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Dog Training Tips: The Problem With “STAY”

Dog Training Tips: The Problem With “STAY”

NYC Dog trainer Elisabeth Weiss works with small dog

Remember the coloring books you had as a child where you needed to try and stay INSIDE the lines?

A long time ago I wrote a blog post discussing “inside out training”. I discussed the idea that people tend to get a behavior by drawing a line in the sand, namely by correcting a bunch or errors (going outside the lines) until the dog performs a behavior that does not “go over the line”. In the meantime that actual behavior that needs to be nurtured and painted in deeper and deeper colors so it becomes joyful and expressive stays “empty”.

When you elicit or teach a behavior though you start with a little dot that gets reinforced and reinforced and painted over and over so that the colored field gets larger and larger and when the behavior is fully “filled out” or “shaped” then you have taught the behavior.

In other words you don’t teach what NOT to do.

Recently a very dear client mentioned her dog has to learn how to stay; she asked me “what is the signal for that? She needs to know STAY.”

I tried to explain that the hand signal or the verbal cue could be anything she wanted it to be, but the process of staying is only associated with the cue after the process is understood. Sure you can use a signal that kind of implies a holding back or staying back but how appealing is that to the dog who wants to be with you naturally?

So again: we have to reinforce the behavior, fill in the painting, grow the nascent behavior into a fully comprehended experience before we can expect a “stay”. Otherwise stay means nothing. Asking a dog to do nothing is very hard. So we have to teach other behaviors which require voluntary stillness on cue for “stay” to have meaning for the dog. If you want a happy and frustration free “stay” you better create a very elaborate association with lots of delicious food, praise, and games that follow. Reward the experience of remaining in one spot by making it very desirable to the learner, otherwise where is the motivation to “stay” in one spot?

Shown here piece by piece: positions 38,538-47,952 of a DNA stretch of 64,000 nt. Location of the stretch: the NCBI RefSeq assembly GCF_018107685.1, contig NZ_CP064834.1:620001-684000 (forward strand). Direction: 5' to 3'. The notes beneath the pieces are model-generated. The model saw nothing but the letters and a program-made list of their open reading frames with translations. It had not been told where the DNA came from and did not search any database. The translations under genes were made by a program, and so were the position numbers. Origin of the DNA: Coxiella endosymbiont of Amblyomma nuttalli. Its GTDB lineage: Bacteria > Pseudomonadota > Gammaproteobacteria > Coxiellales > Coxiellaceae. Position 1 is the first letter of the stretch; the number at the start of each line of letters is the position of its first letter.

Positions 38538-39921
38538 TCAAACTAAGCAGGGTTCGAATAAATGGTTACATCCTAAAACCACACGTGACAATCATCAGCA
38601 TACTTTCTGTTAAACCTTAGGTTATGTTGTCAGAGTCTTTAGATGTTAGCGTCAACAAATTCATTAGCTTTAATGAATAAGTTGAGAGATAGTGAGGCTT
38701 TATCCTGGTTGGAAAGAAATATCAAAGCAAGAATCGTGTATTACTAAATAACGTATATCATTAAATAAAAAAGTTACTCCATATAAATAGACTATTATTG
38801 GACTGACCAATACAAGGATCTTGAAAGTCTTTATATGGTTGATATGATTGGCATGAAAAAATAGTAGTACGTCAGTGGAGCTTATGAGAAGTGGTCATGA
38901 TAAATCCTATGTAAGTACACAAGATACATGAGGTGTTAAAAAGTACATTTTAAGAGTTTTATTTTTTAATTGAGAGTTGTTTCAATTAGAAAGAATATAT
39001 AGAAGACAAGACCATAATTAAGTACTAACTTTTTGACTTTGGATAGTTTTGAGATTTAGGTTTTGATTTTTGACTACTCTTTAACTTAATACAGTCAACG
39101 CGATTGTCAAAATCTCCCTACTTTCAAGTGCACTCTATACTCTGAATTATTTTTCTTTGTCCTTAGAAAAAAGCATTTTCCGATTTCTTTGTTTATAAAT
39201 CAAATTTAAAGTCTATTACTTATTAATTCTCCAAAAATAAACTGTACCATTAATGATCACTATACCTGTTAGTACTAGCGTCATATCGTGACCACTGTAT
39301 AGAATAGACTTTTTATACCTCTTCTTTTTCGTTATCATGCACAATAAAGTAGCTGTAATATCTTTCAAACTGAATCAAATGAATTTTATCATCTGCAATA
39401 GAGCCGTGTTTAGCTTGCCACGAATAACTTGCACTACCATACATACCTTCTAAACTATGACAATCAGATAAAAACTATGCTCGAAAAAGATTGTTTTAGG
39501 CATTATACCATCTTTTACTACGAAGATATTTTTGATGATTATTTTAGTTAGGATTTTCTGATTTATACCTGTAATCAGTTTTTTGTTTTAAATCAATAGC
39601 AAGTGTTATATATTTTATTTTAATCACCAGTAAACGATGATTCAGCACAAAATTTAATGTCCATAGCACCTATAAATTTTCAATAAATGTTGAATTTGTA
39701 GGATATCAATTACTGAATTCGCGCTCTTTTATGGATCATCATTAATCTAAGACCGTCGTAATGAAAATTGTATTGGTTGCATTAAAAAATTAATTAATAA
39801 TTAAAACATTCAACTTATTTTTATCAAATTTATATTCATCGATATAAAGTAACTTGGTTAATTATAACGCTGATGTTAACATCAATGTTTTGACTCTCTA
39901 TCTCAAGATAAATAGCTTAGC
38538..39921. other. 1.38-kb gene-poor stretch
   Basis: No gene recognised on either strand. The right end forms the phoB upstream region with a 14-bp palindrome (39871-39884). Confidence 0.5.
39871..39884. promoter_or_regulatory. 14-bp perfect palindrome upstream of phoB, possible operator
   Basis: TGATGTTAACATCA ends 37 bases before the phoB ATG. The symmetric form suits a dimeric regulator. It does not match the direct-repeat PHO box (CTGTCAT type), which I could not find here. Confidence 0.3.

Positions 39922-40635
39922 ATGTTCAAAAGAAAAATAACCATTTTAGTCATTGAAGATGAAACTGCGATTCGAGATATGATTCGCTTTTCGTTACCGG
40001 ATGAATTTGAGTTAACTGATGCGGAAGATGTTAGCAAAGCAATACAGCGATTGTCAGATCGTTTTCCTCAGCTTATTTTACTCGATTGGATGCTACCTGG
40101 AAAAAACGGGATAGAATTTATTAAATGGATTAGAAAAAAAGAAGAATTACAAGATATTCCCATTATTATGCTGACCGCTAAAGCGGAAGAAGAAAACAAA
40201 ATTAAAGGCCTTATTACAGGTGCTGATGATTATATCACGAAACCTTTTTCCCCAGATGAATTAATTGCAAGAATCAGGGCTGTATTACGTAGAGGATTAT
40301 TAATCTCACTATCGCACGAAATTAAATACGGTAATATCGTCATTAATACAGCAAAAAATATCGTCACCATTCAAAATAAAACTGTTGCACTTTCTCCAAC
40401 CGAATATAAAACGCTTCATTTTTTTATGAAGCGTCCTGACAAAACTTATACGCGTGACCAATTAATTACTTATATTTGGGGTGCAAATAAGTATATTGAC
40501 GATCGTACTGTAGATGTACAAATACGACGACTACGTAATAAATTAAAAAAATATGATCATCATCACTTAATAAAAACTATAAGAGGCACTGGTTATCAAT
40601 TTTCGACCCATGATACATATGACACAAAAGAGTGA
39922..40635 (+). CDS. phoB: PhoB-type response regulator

I have found that asking the dog to stare at a cookie is really helpful once they understand the concept of “leaving something” or waiting for permission to take something. But again that needs to be taught as a game that pays off.

All duration behaviors need to be taught in short increments which actually could be seen as back chaining the behavior also. Start at the “end” of “stay” in other words just before you are going to release the dog or start playing with the dog when you return to the dog. It is always easier for the dog/puppy to learn that on a geographically defined area, a mat, a platform, even a towel could do sometimes.

Once you have a very solid stillness you can make it harder by increasing distractions, movement/distance away from the still dog and/or adding weird noises.

Once you have that: insert a cue. That, ladies and gentlemen, can be ANYTHING your heart desires from a hand signal to the presence of the mat itself to putting on a hat… really! It is most important to choose something that is the most fun, easiest to remember, and will always make you smile.

I taught Zeldi to do a specific leap when I say the name of a favorite restaurant in Vienna. Granted that is a fun behavior in itself, but naming it Figlmueller makes it automatically hilarious for me too. She will NEVER feel I want her to do something boring and tedious.

The worst thing you can do is make a still behavior a drudgery for both of you. So again, make it a desirable game and you will be much more successful, and success breeds on itself, as we know!

Good luck and let me know how you fared!!


Elisabeth Weiss is a highly certified, experienced dog trainer in Manhattan, NYC. To learn more about dog training services, contact us by phone at (917) 783-1473 or our contact form.

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